The American Criminal Justice System is rife with problems – too many to enumerate here. One of the most glaring issues is the prominent use of the monetary bail system to keep people locked up in jail prior to their trial. The system, according to a Harvard primer on the subject, was originally intended to reduce the amount of harm inflicted on defendants, while still ensuring they would appear in court on the day of their hearing. Putting a price tag on release was a middle path allowing detainees a way of getting out of jail. The effects of this system, however, have been grave for those in detention, and profitable for the industry that has grown around cash bail.
A Life Affected
As described on Governing.com, a person can be put in detention for driving with a suspended license and for having unpaid tickets, and the bail can be set at $2,500 regardless of the economic background of the individual. Maranda Lynn O’Donnell was such a person. She couldn’t afford the fee for a bail agent, also known as a surety, who usually requires 10 percent of the total bond amount, or in this case, $250. O’Donnell had a kid at home and lacked family and friends who could afford to pay the fee. She, herself, had just started a job, so had very little money. She ended up spending three days in detention.
The Poorest Suffer
She isn’t alone. According to a 2013 report, “more than 50% of [New York City] jail inmates held until case disposition remained in jail because they couldn’t afford bail of $2,500 or less.” Additionally, according to a report entitled Detaining the Poor, 34 percent of the people being held in pre-trial detention are unable to afford bail and fall within the poorest third of society. The median yearly income for that group is $15,109.
While the poor suffer, the rich get richer. According to The Root, in 1990, 24 percent of released detainees paid their way out. Nineteen years later, in 2009, 49 percent were forced to pay bail. This has led to a burgeoning “market” of for-profit bail bond companies. A report, entitled Selling Off Our Freedom: How Insurance Corporations Have Taken Over Our Bail System, concluded that, between the bond agents and the 10 insurance companies underwriting the sureties, the industry brings in between $1.4 billion and $2.4 billion. The report notes that it is very difficult to determine the size and scope of the industry because very little gets reported on the pertinent tax forms.
States Push for Reform
In recent years, there have been efforts at the state level to reform the cash bail system. In New Jersey, for instance, a stringent formula was introduced, specifically to reduce the possibility of a defendant being put in detention. Under the new regime, there has been a 20 percent drop in pre-trial detentions. And in New Mexico, residents voted for the addition of a constitutional amendment setting certain requirements on cash bail. According to the Amendment, if a person can’t afford bail, they can file a motion for relief from posting bail.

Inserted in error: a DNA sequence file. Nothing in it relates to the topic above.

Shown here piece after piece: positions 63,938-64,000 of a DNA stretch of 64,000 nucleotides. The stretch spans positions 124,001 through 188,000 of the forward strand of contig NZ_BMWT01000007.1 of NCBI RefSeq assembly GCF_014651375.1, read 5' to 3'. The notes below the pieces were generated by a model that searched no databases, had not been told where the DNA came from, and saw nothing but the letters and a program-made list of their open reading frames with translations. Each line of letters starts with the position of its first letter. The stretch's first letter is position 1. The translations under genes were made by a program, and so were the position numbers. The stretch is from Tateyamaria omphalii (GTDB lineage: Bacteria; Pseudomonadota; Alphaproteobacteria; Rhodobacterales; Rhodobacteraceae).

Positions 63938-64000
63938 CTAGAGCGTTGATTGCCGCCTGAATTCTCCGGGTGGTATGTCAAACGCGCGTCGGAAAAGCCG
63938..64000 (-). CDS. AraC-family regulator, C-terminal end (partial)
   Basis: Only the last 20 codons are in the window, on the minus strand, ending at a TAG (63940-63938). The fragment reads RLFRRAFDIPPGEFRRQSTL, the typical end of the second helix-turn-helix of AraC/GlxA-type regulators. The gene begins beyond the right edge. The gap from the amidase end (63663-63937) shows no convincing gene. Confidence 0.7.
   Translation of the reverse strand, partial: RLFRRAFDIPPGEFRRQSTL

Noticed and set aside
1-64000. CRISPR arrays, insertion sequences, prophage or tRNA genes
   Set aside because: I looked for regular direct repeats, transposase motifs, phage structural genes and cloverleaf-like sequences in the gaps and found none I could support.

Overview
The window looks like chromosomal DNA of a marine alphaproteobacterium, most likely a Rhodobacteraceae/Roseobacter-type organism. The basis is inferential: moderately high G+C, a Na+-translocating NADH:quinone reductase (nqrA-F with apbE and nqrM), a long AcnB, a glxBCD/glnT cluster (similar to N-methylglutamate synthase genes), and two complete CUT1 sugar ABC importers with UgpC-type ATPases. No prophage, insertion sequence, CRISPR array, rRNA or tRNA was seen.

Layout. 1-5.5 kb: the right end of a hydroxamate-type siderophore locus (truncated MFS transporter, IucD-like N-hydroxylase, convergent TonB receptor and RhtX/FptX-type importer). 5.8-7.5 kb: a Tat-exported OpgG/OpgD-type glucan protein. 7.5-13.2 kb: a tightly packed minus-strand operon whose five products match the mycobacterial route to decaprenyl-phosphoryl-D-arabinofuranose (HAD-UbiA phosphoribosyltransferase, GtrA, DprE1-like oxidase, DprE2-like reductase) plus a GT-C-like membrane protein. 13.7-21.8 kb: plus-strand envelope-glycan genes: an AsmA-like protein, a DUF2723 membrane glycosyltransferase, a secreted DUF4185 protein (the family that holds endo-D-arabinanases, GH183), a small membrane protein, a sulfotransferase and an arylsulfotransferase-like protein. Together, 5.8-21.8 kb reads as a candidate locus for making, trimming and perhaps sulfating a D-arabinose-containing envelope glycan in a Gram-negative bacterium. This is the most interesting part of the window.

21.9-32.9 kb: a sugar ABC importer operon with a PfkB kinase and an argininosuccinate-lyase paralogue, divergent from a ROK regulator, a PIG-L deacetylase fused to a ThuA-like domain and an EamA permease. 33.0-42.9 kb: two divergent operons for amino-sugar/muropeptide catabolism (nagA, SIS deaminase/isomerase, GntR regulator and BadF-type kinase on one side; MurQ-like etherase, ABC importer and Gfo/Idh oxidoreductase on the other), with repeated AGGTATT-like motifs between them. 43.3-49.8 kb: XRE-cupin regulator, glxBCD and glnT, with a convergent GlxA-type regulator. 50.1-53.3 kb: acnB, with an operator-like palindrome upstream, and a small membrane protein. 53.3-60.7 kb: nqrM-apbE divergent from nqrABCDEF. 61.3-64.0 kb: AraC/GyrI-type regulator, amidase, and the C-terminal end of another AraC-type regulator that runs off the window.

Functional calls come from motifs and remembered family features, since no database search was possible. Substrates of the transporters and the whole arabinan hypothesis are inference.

Earlier this year, Texas Supreme Court Chief Justice Nathan Hecht touched on the issue of cash bail reform in his State of the Judiciary address, noting, “Courts in five counties use readily available risk assessment tools to determine that the overwhelming majority of people charged with non-violent crimes can be released on their personal recognizance without danger to the public or risk of flight.” He suggested that legislators employ this system at the state level. Legislators failed to pass a bill, but a federal judge in Houston has ordered the county to release impoverished inmates.
In Maryland, an appeals court introduced rules to lessen the scope of bail, excluding perpetrators of low-level crimes from the monetary bail system. And in Arizona, a criminal justice task force put forward measures to encourage judges to seek out alternatives to bail – specifically the task force asked judges to consider a person’s income level.
Of course, these changes aren’t happening without a fight from special interest groups and prosectors. Several lawsuits have been filed in New Jersey where bail bond sureties are all but extinct. Criminal Justice reform advocates hope the bail bond industry doesn’t prevail in its effort to undermine the widespread movement to change the monetary bail system.